Being Macy's California culinary consultant was like working in a foodie Disneyland.
Affectionately called Mama Macy’s by my staff, Macy’s was the culinary center of San Francisco. Williams-Sonoma had yet to open its first store in the city, and budgets (and CEO egos) were big. I was given carte blanche in setting up cooking demonstrations in Macy’s Cellar with every well-known food entity in the country.
As the culinary consultant, I often gave a series of demonstrations. Large stage, mirrors, speakers, a few hundred guests in the audience — big doings.
One demonstration was on olive oils, different types from different countries, showcasing the various flavors, viscosities, etc.
As I was happily chatting about the oils, I explained the term extra virgin olive oil and how it is produced. As an aside, I told the audience that I was from Northwest Missouri and when I was growing up there was no extra; you either were or you weren’t. (Always had a problem with a somewhat irrepressible personality.) Well, the crowd broke into laughter. However, I quit laughing as soon as I saw the brand-new uptight Macy’s CEO watching. As was later explained to me in his office, maybe it was funny but not appropriate for Macy’s.
So no more extra jokes, but some favorite olive oil recipes.
This simple dish is from the Naples area in Italy. Perfect for summer, it makes use of tomatoes and basil at their peak. Serve room temperature as a salad or hot as a first course.
- 8 to 10 ounces small, ripe plum tomatoes
- 4 to 5 tablespoons extra virgin olive oil
- 1 small garlic clove, minced
- 1 to 2 tablespoons chopped fresh basil leaves
- Salt and freshly ground pepper to taste
- ¼ teaspoon dried leaf oregano, finely crumbled
- 8 ounces vermicelli
Cut tomatoes in half lengthwise, squeeze well and remove seeds. Cut each half again lengthwise. Put in large bowl, add 4 tablespoons olive oil, garlic, basil, salt, pepper and oregano. Let stand one to two hours at room temperature.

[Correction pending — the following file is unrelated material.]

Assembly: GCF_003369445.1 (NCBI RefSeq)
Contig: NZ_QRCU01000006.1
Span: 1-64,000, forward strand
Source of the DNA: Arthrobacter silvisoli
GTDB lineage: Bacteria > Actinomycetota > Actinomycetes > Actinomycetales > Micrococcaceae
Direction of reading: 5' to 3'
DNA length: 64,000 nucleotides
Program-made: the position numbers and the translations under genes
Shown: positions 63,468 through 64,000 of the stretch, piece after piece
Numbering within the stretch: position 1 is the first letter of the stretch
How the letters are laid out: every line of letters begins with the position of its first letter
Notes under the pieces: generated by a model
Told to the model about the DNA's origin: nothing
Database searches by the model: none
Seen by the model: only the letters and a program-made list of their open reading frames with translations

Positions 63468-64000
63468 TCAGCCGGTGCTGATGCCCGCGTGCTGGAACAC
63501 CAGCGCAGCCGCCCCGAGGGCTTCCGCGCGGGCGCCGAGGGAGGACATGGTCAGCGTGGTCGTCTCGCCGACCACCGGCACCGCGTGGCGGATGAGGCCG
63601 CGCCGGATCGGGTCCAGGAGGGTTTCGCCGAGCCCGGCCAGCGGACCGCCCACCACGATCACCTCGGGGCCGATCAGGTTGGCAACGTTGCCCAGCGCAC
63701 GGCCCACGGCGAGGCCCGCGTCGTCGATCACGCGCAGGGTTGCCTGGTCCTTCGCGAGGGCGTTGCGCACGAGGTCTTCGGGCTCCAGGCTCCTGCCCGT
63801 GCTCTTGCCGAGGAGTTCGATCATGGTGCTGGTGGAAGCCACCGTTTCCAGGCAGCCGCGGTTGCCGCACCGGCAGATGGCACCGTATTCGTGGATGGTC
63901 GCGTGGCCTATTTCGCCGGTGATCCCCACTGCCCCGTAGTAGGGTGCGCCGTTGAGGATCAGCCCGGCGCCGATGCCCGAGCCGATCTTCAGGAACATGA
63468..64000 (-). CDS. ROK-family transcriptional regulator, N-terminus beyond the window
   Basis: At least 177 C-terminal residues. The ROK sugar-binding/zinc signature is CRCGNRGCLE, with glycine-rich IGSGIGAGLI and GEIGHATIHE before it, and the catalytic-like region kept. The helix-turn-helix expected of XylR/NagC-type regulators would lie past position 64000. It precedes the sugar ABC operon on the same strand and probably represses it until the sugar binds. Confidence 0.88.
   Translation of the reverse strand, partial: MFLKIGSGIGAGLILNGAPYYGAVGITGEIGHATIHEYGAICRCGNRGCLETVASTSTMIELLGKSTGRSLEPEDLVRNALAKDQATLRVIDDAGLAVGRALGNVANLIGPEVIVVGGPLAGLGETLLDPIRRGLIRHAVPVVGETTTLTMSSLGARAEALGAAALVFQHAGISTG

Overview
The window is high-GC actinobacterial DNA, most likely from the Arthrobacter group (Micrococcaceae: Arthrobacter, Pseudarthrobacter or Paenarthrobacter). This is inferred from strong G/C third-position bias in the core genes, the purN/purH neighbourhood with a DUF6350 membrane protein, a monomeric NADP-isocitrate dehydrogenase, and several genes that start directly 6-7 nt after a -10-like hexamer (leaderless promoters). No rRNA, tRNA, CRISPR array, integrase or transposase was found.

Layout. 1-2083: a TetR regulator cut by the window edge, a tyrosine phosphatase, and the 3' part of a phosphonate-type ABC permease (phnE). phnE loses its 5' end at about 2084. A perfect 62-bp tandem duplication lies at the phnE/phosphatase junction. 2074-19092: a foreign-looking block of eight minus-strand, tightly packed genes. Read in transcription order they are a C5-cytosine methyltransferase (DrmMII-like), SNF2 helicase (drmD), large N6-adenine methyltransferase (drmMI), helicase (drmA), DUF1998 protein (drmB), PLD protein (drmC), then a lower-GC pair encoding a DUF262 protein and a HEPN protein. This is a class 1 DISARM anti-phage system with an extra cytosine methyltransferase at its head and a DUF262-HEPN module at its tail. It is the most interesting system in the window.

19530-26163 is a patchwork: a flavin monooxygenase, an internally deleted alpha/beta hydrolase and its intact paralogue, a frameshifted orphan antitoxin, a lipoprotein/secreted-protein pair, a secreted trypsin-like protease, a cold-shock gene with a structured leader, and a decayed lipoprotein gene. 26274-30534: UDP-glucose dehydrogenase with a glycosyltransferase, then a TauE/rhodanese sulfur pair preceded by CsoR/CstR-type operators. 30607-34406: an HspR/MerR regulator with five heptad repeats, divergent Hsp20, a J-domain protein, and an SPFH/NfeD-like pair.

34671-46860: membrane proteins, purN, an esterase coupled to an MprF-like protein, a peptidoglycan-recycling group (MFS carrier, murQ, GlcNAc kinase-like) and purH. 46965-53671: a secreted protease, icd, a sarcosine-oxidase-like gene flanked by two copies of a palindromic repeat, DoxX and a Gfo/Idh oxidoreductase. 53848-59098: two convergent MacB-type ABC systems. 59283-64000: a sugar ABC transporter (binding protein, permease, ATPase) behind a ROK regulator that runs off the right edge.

Cook vermicelli in large pot of boiling salted water until al dente. Drain, add to tomato mixture and add more olive oil if needed.
Rosemary-Olive Oil Potatoes
Tossing fresh rosemary into warm potatoes in olive oil is one of the most delicious things to do with either the herb or the potatoes. I often serve these bite-sized potatoes in a rustic ceramic crock, easily served to a large crowd.
- 20 to 25 tiny new potatoes, unpeeled but well washed
- 2 tablespoons extra virgin olive oil
- About 1 tablespoon chopped fresh rosemary
- Coarse salt (kosher or sea) for sprinkling
Steam potatoes until just tender, remove from heat. Gently heat olive oil in a skillet with rosemary and add potatoes, coating them well and letting them heat through and very lightly brown in spots.
Let cool, then sprinkle with a small amount of salt.
Anise-flavored Beet Salad
- 1 pound red beets
- 6 tablespoons extra virgin olive oil
- 3 tablespoons red wine vinegar
- Salt and freshly ground black pepper
- 1 small onion, chopped
- ½ teaspoon crushed anise seeds
Roast or boil beets until tender. Peel, cool and cut into 1/2-inch slices.
Cut slices into quarters. In medium bowl, mix the olive oil, vinegar, salt and pepper, stir in onion and anise, then gently mix in beets. Cover and refrigerate until ready to serve; the salad gains in flavor when kept for several hours (or days) in the refrigerator.